Interview: from Melbourne to the 11ème – James Henry, head chef & owner of Bones, Paris 75011
From one of Melbourne’s top eateries to the refinement of the Parisian restaurant scene, James Henry has a wealth of experience under his belt.
We caught up with the owner and chef of Bones to talk about moving halfway across the world, and the best music to listen to while cooking.
Alexander Lobrano described you as “warm, direct and completely unpretentious”. James, how would you describe yourself in three words?
God, I wouldn’t even want to. I guess I would have to say moody, demanding and curious!
Would you say that your personality comes across in your food? If so, how?
My food is simple, direct and clean – I guess I am kind of the same. Your mood has a huge impact on how you cook!
After a few years’ break from cooking, you started working at Cumulus Inc, Melbourne. How did that differ from your later experience at Spring?
They are two completely different kitchens.
Cumulus had high numbers and very high expectations from customers. I was working from 9am to 11pm – it was non-stop! It was a good experience, but very hard and demanding – very rewarding though. Spring on the other hand was more refined.
Both have a completely different style of food and of working. They were both a great experience in which I learnt a lot.
Why did you decide to open Bones? What was your original vision for the restaurant, and how has it developed?
Opening Bones is just a continuation of my career. I helped open Passage and then I realised that people were appreciating what was happening and the food we were doing. It wasn’t my restaurant and it never felt like it – I was just there to help out. Opening Bones was a natural progression. We wanted to create somewhere unpretentious with a very relaxing environment.
How did you decide upon the name ‘Bones’?
This used to be an Irish pub – everything in it was covered in wood and green paint. So the first thing we did was strip the walls and we got rid of the wood and green paint. We basically kept the original structure – we left the bones of the building.
You are quoted as saying you would love to use more offal in your menus. What do you find so appealing about offal? Do you find that it is better received by your French clientele?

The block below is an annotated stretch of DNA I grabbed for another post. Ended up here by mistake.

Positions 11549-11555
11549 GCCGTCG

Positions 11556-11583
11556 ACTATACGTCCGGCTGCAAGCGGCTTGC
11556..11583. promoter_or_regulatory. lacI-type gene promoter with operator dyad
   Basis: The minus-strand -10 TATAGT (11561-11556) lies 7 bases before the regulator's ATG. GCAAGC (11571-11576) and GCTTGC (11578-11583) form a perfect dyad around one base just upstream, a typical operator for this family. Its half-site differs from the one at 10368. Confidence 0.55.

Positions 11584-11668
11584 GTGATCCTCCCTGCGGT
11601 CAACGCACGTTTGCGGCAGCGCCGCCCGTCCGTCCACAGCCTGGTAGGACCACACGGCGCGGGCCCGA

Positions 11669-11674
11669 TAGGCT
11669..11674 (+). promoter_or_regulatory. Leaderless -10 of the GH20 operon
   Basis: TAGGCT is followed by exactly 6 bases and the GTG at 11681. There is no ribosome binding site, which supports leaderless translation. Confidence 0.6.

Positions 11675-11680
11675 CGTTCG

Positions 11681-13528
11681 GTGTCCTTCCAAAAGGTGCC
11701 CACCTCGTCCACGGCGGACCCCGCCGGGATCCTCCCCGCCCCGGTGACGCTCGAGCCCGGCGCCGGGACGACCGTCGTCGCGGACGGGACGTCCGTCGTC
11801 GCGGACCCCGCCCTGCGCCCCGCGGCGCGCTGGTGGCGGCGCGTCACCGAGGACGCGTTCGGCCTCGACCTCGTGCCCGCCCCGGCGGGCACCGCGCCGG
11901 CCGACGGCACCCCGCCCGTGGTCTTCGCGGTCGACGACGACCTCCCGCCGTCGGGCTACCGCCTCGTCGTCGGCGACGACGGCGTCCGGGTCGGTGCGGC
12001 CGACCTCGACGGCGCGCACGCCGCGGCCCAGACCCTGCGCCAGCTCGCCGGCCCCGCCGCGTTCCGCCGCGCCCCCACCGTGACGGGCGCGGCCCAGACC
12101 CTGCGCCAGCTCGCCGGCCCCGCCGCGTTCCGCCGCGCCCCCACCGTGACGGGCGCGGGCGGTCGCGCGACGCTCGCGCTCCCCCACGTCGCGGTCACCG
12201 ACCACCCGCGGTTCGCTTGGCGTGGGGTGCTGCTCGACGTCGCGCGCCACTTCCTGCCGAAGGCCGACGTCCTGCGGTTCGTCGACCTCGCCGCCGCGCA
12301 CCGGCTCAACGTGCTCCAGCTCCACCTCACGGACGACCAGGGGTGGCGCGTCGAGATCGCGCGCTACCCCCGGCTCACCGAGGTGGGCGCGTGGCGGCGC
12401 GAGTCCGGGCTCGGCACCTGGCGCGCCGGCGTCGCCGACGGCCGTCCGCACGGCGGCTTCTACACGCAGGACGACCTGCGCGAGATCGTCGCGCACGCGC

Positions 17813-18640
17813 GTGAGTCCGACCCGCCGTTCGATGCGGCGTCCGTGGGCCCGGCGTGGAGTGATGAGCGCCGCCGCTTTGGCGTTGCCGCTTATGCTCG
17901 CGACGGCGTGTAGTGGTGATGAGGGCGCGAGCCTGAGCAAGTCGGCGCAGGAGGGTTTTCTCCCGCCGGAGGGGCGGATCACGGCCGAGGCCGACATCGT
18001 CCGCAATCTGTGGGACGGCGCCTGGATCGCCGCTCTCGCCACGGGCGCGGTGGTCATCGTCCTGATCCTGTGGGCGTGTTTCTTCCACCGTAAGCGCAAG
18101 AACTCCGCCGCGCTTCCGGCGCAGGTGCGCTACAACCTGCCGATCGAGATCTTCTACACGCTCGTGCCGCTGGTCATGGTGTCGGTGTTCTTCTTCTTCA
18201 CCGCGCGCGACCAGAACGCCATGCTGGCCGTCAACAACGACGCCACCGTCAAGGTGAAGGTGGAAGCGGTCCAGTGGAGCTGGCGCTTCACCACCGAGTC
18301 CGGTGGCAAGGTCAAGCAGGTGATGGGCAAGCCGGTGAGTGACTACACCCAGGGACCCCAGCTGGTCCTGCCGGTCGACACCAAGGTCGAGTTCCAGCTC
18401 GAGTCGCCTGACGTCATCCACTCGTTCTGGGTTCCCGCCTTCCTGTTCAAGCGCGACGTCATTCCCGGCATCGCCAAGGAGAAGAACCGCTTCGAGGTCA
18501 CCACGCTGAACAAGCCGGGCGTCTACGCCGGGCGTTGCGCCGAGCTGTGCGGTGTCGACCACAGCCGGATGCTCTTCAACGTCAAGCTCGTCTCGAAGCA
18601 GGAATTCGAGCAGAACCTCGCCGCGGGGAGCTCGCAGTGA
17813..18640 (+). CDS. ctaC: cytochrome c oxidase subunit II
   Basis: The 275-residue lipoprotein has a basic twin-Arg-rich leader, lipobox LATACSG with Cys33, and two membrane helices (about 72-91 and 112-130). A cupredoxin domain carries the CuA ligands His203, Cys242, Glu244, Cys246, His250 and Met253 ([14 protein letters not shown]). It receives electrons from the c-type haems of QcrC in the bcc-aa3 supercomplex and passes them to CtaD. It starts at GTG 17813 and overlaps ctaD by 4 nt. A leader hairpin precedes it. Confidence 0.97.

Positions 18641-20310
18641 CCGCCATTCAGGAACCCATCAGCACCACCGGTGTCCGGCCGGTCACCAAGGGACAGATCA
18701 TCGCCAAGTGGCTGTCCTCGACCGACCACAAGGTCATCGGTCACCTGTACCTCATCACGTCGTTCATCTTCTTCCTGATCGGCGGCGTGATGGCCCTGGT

I like the ethical point of view and the taste.
I don’t necessarily think it is better received by the French clientele. I think both Parisians and people from Sydney can be a little squirmish!
What was it like being an Australian in Paris, at first? Did you make any huge faux pas?
It was hard, to be honest. I didn’t speak French very well either – so that didn’t help! Actually I remember going to this boulangerie every morning and the boulangère refused to serve me because my French was so awful – she always pretended she was busy!
You’re renowned for being a huge fan of punk music and of listening to this as you prepare the food at Bones. What are you generally listening to in the restaurant at the moment?
Well it changes all the time. For now, I would say we are listening to country music.
Favourite places in Paris
Métro: Jacques Bonsergent
Librairie Gourmande for cookbooks. Between here and Australia, I have about 300 cookbooks. I find it interesting to see what other people are doing – it keeps the motivation going!
I like to be outside on my days off because I am always trapped inside during the week.
Merci, James, for speaking with MaVieFrançaise®! It was wonderful to get to know you a little better, and hear more about Bones.Bones
43 Rue Godefroy Cavaignac, 75011 Paris
Métro: Voltaire Image credits:
All courtesy Bones restaurant
Except 2. Judy MacMahon
6. Librairie Gourmand, by Robyn Lee via Flickr.
Coming from Melbourne, I feel a connection with James Henry and think what he is doing in Paris is fabulous! I just came across this great video he has just produced Congratulations James, well done! http://www.youtube.com/watch?v=NdF8wZ50lQU Enjoy!